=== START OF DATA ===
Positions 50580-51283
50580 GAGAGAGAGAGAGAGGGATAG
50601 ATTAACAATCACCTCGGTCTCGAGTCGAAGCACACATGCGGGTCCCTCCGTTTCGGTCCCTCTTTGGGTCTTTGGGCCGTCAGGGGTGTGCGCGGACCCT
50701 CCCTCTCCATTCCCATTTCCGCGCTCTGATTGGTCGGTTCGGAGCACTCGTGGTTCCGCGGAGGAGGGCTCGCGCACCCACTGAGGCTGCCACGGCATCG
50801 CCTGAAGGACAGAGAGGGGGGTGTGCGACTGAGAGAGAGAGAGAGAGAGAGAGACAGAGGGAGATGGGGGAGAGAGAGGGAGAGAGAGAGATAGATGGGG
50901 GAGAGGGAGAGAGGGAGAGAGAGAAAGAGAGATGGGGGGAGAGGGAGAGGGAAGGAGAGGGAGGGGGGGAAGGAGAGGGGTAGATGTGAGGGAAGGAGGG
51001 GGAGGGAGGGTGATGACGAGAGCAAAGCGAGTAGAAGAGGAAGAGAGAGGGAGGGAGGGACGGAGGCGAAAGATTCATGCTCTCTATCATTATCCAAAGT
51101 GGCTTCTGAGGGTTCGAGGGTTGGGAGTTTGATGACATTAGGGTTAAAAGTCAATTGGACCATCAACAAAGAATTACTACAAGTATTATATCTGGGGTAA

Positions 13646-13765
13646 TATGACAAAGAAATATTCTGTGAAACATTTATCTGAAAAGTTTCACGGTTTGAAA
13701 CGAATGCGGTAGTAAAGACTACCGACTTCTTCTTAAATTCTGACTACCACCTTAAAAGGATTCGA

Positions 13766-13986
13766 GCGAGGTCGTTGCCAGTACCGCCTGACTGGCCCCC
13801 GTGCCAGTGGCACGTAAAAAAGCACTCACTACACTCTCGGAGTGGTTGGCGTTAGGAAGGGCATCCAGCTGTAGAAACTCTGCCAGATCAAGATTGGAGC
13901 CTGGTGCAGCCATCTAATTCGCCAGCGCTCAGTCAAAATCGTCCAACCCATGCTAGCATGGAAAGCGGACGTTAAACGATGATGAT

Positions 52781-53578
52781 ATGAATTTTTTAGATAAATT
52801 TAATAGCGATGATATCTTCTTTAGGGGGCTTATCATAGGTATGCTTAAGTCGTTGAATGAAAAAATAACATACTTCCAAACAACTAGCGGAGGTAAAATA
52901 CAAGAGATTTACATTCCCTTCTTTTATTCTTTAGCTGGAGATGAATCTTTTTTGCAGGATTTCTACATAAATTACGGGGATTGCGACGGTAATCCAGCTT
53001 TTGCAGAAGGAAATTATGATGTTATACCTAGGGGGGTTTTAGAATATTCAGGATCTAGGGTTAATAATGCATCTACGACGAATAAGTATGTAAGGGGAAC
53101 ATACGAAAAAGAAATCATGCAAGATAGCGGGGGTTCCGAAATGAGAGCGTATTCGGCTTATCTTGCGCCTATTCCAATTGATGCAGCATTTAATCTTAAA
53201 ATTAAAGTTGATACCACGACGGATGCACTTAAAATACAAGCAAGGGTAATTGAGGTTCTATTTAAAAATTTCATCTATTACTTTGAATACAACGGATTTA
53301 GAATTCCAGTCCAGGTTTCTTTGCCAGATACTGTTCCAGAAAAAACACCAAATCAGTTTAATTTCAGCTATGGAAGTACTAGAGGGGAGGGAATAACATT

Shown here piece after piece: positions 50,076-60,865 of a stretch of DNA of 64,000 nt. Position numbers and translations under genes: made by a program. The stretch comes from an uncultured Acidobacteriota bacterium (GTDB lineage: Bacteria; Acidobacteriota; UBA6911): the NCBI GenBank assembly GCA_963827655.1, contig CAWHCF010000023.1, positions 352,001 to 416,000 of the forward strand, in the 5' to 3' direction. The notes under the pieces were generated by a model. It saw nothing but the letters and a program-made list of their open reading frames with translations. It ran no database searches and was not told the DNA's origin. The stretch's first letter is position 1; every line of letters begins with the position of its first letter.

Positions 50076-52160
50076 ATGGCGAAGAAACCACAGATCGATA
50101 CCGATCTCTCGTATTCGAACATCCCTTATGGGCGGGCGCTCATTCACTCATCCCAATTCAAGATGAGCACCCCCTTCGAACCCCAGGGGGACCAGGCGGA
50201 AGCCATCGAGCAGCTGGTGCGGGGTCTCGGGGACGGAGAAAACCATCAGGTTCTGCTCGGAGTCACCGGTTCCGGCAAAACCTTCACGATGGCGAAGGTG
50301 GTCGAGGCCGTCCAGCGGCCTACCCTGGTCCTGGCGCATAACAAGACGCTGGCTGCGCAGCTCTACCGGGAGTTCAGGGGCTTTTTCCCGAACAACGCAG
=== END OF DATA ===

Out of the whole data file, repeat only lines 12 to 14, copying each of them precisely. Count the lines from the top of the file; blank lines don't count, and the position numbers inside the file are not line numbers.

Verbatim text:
Positions 13766-13986
13766 GCGAGGTCGTTGCCAGTACCGCCTGACTGGCCCCC
13801 GTGCCAGTGGCACGTAAAAAAGCACTCACTACACTCTCGGAGTGGTTGGCGTTAGGAAGGGCATCCAGCTGTAGAAACTCTGCCAGATCAAGATTGGAGC